And let's face it friends, we have all sinned. Whether intentionally or accidentally we have all broken God's sacred commandments time and time again. He summed them all up with a single word: Love. But can anyone here honestly claim that they've been perfectly loving—that is always seeking the good of others ahead of yourself—to everyone all of the time?! That's what God demands. Yet we've all been selfish, which is just another word for sinful. And the penalty for such selfishness which so often shows itself in what we think, in what we say, in what we do, is death. Any sin is a capital crime against God which deserves his eternal death penalty which we call hell.
But God was teaching his people more by the sacrificial system and by the lamb that was slaughtered. You see, it's also a vivid object lesson of God's rich grace. While sin is so offensive to God that it must be punished by death, by hell, God was also teaching his people something wonderful! He would allow a substitute to die instead of the rebellious sinner.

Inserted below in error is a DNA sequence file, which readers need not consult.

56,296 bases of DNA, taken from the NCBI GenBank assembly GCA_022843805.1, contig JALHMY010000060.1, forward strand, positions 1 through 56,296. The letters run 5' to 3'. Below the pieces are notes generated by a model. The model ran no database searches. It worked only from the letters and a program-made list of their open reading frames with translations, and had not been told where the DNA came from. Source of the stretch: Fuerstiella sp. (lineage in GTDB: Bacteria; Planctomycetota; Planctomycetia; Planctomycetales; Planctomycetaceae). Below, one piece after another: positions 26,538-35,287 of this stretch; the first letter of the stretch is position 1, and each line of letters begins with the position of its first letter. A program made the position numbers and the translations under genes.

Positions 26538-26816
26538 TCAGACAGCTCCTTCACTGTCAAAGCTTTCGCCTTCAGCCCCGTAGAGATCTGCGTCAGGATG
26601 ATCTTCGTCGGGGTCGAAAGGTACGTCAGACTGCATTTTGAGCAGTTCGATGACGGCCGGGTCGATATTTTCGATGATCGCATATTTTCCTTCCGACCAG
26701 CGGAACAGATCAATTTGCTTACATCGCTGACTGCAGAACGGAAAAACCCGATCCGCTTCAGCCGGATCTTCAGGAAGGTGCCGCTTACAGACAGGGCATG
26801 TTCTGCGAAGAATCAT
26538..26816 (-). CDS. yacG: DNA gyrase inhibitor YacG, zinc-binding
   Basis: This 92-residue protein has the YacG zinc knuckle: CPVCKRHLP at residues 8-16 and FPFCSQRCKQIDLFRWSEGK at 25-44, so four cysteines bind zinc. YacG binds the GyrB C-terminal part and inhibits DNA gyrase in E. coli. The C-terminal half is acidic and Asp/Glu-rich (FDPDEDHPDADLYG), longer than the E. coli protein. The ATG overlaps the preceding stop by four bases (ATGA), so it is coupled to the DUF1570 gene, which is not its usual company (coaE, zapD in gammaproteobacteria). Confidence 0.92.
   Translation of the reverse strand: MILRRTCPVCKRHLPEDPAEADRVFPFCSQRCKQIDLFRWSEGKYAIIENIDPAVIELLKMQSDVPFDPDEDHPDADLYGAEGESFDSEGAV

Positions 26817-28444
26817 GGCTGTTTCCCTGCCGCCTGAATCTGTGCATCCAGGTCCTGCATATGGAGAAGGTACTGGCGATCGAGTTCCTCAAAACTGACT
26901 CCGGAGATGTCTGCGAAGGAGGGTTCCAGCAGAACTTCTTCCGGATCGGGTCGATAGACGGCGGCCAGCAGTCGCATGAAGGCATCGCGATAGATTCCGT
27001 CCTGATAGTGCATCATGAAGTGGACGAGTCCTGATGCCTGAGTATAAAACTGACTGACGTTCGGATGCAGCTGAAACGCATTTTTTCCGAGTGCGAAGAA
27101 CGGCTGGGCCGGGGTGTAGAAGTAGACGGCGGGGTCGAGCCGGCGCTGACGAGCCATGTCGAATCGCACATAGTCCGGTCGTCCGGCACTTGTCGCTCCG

So he commanded a lamb to be slaughtered in place of the first-born son. He commanded the blood to be painted on the doorframe of the house in faith. He commanded a ram or goat or sheep or bull to be killed in place of the guilty sinner. And the people saw that God would permit a substitute to die instead of them. What a wonderful grace of God!
But of course, "it is impossible for the blood of bulls and goats to take away sins." (Hebrews 10:4) The sacrificial system that God had prescribed could never really do what the people needed it to. But it was never meant to. It was only meant to point ahead to Jesus.
When the Jews heard John talk about the Lamb of God, perhaps they thought of Isaiah 53:7 which spoke of the coming Savior: "He was oppressed and afflicted, yet he did not open his mouth; he was led like a lamb to the slaughter, and as a sheep before her shearers is silent, so he did not open his mouth."
This is the one John revealed, not just any lamb, but THE Lamb. The one Lamb to fulfill the picture that every other lamb (and sheep and bull and ram and goat) ever sacrificed on that alar pointed to. Jesus was the perfect sacrifice for son.
The author of the New Testament book of Hebrews wrote, "Unlike the other high priests, he does not need to offer sacrifices day after day, first for his own sins, and then for the sins of the people. He sacrificed for their sins once for all when he offered himself." (Hebrews 7:27)